Every so often I like to journal small stuff, like the minutia of life. Here’s a sample:
* Mr. Miracle Grow—I’ve always figured you stick a plant in the ground and let nature take its course. Not so David, my husband. He’s out there watering every morning and fertilizing at least every other week. You know what? He was right: Our lawn and flowers look fantastic.
* Mono—Lots of words begin with “mono,” the prefix meaning “one.” There’s monopoly, monotone, monotonous, and mononucleosis. Michael, my 17-year-old son, has mononucleosis. The poor kid is really sick, tired, feverous, and miserable. And this is going to go on for a while, which is monotonous. But I’m trying to consider this a special family time together since it’s so hard to get a teenager to slow down, which means our chance to monopolize and capitalize on this opportunity. (By the way, that part about mono suppressing your appetite? It hasn’t happened at our house.)
* Monarch—While I was walking Rafferty, I noticed a big hole in the leaf of a milkweed plant. Sure enough, when I turned it upside down, I saw a Monarch butterfly (another “mono” word!) caterpillar hanging on. I carefully plucked off the leaf and brought it home. I put it in a big plastic container with a piece of damp paper towel at the bottom. Then I set it beside Michael’s computer. When he woke up the next morning, he found the new “pet.” It made him happy—and I know that’s one caterpillar that will make it to be a butterfly because we’ll care for it until it metamorphs. (Is that a word?)
* A New Name, A New Life—Someone asked me if our rescue dog’s name was always Rafferty. I don’t think so. I think that when a dog is given a foster home, he or she also gets a new name to go with a new life. I hope so. I like the name Rafferty, and I want to think he only has good associations when he hears it.
* Susan McBride—And I had lunch together on Saturday before she spoke to our Sisters in Crime group. I really enjoy her Debutante Dropout Mystery series. I also like her spunk. She’s coming back from a bout with breast cancer, and each time I see her, I have a new image of the word “survivor.” The title of her most recent book, Night of the Living Deb, is just brilliant. That's Susan's picture upper right.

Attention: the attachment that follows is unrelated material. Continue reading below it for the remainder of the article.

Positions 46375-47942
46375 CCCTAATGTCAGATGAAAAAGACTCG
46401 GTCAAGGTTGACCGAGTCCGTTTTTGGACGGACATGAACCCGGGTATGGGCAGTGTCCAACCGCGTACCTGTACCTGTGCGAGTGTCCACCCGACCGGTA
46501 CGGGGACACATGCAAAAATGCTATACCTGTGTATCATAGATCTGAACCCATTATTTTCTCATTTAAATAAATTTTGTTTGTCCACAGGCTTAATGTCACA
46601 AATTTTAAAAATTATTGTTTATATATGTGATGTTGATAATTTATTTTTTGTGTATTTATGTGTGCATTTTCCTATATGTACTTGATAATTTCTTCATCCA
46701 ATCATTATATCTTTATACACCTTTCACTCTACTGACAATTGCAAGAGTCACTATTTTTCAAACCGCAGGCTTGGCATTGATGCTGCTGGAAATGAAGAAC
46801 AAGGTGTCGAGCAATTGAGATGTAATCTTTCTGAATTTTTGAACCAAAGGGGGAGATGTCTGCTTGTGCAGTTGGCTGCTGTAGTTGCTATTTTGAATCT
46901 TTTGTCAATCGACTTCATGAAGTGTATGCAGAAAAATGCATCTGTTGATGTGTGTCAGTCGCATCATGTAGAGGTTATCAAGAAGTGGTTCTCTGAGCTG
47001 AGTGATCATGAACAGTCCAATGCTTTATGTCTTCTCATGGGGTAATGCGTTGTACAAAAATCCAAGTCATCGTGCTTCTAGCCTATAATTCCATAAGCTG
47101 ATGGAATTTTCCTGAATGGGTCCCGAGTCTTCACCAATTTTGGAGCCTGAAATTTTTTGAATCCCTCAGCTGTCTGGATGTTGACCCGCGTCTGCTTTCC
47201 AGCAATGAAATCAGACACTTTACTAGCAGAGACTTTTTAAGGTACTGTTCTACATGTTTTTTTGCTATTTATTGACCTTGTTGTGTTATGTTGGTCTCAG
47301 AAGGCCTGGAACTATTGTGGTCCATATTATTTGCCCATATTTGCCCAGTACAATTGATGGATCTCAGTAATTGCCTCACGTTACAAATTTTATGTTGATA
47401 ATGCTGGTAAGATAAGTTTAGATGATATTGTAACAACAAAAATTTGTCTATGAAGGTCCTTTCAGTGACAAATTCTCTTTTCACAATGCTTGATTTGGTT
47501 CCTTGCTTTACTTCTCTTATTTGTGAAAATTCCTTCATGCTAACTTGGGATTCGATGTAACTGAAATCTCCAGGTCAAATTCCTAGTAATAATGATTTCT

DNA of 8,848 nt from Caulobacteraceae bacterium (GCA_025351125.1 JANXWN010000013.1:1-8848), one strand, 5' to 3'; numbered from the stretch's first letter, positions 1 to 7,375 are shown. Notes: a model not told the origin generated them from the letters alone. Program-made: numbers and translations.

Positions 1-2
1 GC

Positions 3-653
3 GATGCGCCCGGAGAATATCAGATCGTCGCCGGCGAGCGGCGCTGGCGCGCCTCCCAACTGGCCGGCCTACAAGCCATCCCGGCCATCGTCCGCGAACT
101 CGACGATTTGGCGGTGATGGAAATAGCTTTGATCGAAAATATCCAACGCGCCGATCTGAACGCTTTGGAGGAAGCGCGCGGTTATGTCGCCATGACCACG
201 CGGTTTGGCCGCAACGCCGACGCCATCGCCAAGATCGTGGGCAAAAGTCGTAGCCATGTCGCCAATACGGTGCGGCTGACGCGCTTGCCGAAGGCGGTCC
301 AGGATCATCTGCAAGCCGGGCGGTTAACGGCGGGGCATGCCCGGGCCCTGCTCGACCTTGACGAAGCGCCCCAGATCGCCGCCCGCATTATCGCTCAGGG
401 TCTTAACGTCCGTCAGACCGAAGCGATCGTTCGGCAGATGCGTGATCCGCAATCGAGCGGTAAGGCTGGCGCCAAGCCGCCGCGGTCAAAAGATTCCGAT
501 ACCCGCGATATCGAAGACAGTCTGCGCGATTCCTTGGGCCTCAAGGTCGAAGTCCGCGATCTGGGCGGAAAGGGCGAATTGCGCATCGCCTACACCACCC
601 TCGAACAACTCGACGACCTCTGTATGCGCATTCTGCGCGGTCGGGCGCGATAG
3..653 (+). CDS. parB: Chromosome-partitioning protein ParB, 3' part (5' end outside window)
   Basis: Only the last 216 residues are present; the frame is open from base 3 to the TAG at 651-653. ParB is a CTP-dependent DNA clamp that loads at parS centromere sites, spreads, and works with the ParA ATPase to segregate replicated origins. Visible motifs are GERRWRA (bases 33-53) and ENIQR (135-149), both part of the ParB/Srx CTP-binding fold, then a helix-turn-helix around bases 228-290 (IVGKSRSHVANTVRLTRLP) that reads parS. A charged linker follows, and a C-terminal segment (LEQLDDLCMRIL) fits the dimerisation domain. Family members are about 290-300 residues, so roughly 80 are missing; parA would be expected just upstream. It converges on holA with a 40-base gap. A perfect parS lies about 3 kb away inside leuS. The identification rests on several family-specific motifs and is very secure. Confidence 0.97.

* My, What a BIG Hummingbird—Each night the syrup disappeared in our feeder: Poof! So I thought I’d start bringing it in after dark. Last night I threw open the back door and came face to face with a raccoon. Did I write raccoon? Huh. This guy was SUPER-raccoon, bigger than poor Rafferty. I decided he could have the syrup. Gulp.
* Somewhere Out There—I went to send a sympathy card to Linda Johnston about her dog’s death. I realized I have NO idea where she lives. I mean, she’s as close as my computer keyboard and Internet connection. I have a lot of friends like that. It’s kind of weird that I can’t say, “Oh, she’s in Kalamazoo.” I do have her cell phone number. I think I do, at least. Which is more than I have with some of my Internet buddies. I can’t even call some of these folks on the phone. Worse yet, there are a few I’ve never met in person. And yet…they are my friends. I could have never predicted this a decade ago, but it’s true.
* Speaking of Cards—I keep buying them and losing them. ARRRGGGHHH. I did manage to get a lot written this weekend: A sympathy over a loss of a loved one, an “I’m thinking of you” letter to a friend with MS, a get well card to Elaine Viets, a graduation congratulations, a pregnancy congratulations, two birthdays, one belated birthday, and more “thank you” notes than I can count. You know, that’s a pretty correct percentage, come to think of it. There’s a balance of good and bad, but on the whole a LOT more to be thankful for.
Hey! I just remembered where the cards are! Yipppeeeee!